Business Finance

Transitioning from Side Hustle to Full-Time: Can You Do It?  

Transitioning from Side Hustle to Full-Time

For most people, a side hustle is something you do in between your 9–5 job at the office. It creates a cushion for your finances, boosting your budget with some extra cash on top of your typical paycheck. But for some entrepreneurial few, a side hustle is an opportunity to pursue their real passion — whether that’s writing, baking, or photography. 

Eventually, you might start to wish your side gig is your “real” job, but making the transition can be daunting. Are you ready? Here’s what you need to consider before making a side hustle into a full-time job. 

Recognize What You Stand to Lose without a Salary

The overwhelming number of side hustlers keep their full-time jobs because of the security they provide. Most salaried positions come with dependable pay and benefits, like healthcare spending, paid vacation, and maternity leave.

If you quit to work on your side gig, you’ll have to give up these employer-given safety nets and replace them with your own. You will become your boss once you go full-time with your side hustle, so you must account for healthcare spending, unexpected expenses, and time off. 

Without these safety nets, the unexpected has the power to cause a lot of problems. Something as minor as an unexpected prescription can throw you for a loop. Worse yet, you can struggle to keep your business afloat if you have to take unexpected time off, losing your income for as long as you’re away. 

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What You Need to Shore up Your Finances

An emergency fund stands out as the number one thing you need to build before you go fulltime. This savings account can bail you out of minor emergencies, giving your budget a boost to take on unexpected repairs and medical expenses.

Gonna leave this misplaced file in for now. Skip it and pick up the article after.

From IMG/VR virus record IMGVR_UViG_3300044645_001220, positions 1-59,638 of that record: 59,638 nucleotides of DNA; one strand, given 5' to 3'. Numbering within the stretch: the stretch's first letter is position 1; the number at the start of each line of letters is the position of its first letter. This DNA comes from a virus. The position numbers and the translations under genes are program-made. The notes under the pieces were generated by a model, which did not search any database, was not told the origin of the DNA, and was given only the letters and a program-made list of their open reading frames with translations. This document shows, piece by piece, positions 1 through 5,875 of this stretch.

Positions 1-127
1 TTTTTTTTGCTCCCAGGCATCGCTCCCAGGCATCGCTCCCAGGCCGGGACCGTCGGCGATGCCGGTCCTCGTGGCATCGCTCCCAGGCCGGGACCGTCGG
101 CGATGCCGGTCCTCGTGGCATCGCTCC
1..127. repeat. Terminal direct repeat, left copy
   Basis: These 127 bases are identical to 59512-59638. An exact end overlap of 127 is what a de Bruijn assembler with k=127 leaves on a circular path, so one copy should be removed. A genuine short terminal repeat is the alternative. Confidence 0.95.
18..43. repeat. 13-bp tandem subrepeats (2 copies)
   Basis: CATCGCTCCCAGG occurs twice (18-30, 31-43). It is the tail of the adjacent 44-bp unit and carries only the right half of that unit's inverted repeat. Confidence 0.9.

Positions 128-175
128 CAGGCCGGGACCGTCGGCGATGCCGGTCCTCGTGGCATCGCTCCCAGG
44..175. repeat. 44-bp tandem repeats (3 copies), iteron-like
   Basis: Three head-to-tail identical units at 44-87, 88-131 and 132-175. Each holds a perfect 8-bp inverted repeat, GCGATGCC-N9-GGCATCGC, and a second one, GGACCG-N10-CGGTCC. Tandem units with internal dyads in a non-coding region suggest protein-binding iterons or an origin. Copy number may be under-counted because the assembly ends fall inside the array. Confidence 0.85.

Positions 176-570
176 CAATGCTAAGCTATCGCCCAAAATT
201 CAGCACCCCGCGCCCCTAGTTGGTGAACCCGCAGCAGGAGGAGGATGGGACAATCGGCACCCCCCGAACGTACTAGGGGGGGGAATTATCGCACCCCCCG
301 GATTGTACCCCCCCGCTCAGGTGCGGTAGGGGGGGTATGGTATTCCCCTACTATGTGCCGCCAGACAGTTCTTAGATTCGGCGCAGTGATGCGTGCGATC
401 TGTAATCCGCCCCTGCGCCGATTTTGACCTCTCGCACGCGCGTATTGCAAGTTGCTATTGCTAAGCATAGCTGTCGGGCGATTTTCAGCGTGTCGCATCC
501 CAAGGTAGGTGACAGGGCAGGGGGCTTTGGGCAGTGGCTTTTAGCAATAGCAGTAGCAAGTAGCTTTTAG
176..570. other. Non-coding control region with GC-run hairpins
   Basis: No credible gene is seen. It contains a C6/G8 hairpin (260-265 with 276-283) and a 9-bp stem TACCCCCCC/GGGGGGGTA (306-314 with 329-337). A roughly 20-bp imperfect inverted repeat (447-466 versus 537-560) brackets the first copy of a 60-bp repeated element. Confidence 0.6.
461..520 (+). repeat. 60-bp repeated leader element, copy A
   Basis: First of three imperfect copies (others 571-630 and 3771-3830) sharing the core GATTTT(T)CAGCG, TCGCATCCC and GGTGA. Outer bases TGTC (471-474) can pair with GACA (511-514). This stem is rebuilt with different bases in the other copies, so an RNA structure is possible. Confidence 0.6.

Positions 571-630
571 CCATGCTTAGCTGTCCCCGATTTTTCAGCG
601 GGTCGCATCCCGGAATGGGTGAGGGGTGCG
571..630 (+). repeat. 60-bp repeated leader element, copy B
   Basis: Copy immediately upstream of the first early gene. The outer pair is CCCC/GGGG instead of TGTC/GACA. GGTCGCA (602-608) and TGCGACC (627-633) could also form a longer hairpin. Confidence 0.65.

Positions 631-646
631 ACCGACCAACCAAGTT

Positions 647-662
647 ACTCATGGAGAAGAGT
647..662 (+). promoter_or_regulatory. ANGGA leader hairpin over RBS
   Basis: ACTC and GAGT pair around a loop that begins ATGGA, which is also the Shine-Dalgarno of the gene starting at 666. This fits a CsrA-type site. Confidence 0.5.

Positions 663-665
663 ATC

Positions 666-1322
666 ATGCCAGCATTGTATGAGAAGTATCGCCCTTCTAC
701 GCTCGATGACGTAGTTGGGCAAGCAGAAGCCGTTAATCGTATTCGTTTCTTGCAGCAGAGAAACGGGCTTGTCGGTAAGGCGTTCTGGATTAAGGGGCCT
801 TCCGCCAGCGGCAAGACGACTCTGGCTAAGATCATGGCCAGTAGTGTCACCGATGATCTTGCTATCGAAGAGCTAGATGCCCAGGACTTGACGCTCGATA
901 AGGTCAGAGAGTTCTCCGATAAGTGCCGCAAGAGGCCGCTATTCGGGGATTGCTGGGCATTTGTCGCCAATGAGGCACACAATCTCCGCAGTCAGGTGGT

Some cautious entrepreneurs also consider establishing credit as a backup to their backup. You can research personal installment loans and lines of credit, keeping in mind fast online borrowing options for personal emergency expenses. You should also consider business credit cards to fill in for your professional safety net. 

Next, investigate health insurance policies geared toward self-employed people like you. These health plans create a more robust safety net for more significant unexpected medical expenses, accidents, and ongoing healthcare costs. 

You should also consider how you organize your time. There may come a day when you need to take time off — creative block, an illness, or a sick family member — so you should build flex time into your month, every month. This gives you a buffer to deal with unexpected issues without going over time or disappointing clients. 

Additional Considerations Before Making the Transition 

Beyond the safety nets outlined above, you should also think about how successful your side hustle will be as a full-time job. Work through these additional thoughts to figure out if you’re ready to transition:

  • Evaluate the consistency of your side hustle income. If it doesn’t already generate enough money to cover your bills, you need to be confident you can grow this business into a job that will. 
  • Conduct market research regarding your business to determine if there’s a demand for your services. 
  • Consider how easily your business can scale, adjust to markets, or expand to meet growing demand.
  • Be honest about your personal commitment to grow your brand. Being self-employed can take a lot of work, and you may face an increased workload, potential setbacks, and more stress. 

Given what you know now, are you ready to take your side hustle into a full-time job? Good luck!

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About the author

Judy Lewis

Senior Business Development and Program executive experienced in building and mentoring high-performance teams that drive revenue across the Aerospace and Defense market. I have built a reputation as an innovative team player who is able to collaborate effectively across functions, cultures, and geographies and work strategically at the Board level as well as with executives and teams at any level. I have a strong track record in business development winning competitive bids and driving growth across complex sensors, EW, and weapon systems, and managing portfolios up to $2B+ in annual sales.